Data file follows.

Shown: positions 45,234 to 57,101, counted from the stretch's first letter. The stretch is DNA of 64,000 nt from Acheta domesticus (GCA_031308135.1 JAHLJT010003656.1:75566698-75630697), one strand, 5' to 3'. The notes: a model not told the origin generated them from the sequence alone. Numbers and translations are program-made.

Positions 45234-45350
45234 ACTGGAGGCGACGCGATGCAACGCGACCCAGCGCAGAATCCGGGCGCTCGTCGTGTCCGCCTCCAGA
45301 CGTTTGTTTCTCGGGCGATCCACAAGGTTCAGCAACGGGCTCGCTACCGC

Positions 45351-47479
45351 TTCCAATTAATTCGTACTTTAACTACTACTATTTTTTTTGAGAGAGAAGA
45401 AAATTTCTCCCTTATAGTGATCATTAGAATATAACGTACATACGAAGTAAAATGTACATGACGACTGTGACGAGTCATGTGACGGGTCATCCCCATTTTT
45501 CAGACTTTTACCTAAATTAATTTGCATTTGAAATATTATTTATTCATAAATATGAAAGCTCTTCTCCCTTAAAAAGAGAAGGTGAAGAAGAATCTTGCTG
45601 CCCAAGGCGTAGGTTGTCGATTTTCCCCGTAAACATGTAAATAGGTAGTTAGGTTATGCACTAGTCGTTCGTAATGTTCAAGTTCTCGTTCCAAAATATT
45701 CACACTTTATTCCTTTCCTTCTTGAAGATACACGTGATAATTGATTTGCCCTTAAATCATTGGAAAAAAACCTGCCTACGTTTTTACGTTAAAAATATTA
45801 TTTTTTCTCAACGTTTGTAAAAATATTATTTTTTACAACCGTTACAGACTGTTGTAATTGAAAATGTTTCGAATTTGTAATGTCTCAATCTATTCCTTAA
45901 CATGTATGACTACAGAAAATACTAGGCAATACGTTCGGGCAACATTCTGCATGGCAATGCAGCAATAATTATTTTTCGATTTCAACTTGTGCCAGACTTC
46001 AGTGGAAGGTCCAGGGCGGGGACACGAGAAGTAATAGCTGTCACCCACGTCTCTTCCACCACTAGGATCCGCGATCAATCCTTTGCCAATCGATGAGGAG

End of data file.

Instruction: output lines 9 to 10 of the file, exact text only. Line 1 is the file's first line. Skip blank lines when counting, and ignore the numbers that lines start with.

45601 CCCAAGGCGTAGGTTGTCGATTTTCCCCGTAAACATGTAAATAGGTAGTTAGGTTATGCACTAGTCGTTCGTAATGTTCAAGTTCTCGTTCCAAAATATT
45701 CACACTTTATTCCTTTCCTTCTTGAAGATACACGTGATAATTGATTTGCCCTTAAATCATTGGAAAAAAACCTGCCTACGTTTTTACGTTAAAAATATTA